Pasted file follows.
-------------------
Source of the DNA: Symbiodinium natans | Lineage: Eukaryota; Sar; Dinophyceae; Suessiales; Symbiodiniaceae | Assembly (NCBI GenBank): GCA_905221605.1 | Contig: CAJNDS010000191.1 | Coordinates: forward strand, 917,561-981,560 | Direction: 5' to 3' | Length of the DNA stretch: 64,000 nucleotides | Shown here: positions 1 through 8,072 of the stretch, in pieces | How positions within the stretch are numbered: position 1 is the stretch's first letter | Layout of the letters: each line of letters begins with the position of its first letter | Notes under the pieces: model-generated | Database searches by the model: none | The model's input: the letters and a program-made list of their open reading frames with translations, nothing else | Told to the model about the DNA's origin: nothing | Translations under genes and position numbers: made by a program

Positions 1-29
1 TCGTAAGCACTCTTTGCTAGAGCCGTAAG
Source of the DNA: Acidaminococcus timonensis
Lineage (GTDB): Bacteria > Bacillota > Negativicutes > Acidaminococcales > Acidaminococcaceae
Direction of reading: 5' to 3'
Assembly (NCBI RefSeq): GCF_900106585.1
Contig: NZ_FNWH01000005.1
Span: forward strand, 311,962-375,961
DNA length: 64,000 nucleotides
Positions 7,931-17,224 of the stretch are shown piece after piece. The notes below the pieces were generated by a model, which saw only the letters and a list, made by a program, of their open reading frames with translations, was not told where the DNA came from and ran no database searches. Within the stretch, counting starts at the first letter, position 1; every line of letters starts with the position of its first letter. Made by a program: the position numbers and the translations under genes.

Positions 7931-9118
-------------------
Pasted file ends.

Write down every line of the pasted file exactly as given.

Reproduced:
Source of the DNA: Symbiodinium natans | Lineage: Eukaryota; Sar; Dinophyceae; Suessiales; Symbiodiniaceae | Assembly (NCBI GenBank): GCA_905221605.1 | Contig: CAJNDS010000191.1 | Coordinates: forward strand, 917,561-981,560 | Direction: 5' to 3' | Length of the DNA stretch: 64,000 nucleotides | Shown here: positions 1 through 8,072 of the stretch, in pieces | How positions within the stretch are numbered: position 1 is the stretch's first letter | Layout of the letters: each line of letters begins with the position of its first letter | Notes under the pieces: model-generated | Database searches by the model: none | The model's input: the letters and a program-made list of their open reading frames with translations, nothing else | Told to the model about the DNA's origin: nothing | Translations under genes and position numbers: made by a program

Positions 1-29
1 TCGTAAGCACTCTTTGCTAGAGCCGTAAG
Source of the DNA: Acidaminococcus timonensis
Lineage (GTDB): Bacteria > Bacillota > Negativicutes > Acidaminococcales > Acidaminococcaceae
Direction of reading: 5' to 3'
Assembly (NCBI RefSeq): GCF_900106585.1
Contig: NZ_FNWH01000005.1
Span: forward strand, 311,962-375,961
DNA length: 64,000 nucleotides
Positions 7,931-17,224 of the stretch are shown piece after piece. The notes below the pieces were generated by a model, which saw only the letters and a list, made by a program, of their open reading frames with translations, was not told where the DNA came from and ran no database searches. Within the stretch, counting starts at the first letter, position 1; every line of letters starts with the position of its first letter. Made by a program: the position numbers and the translations under genes.

Positions 7931-9118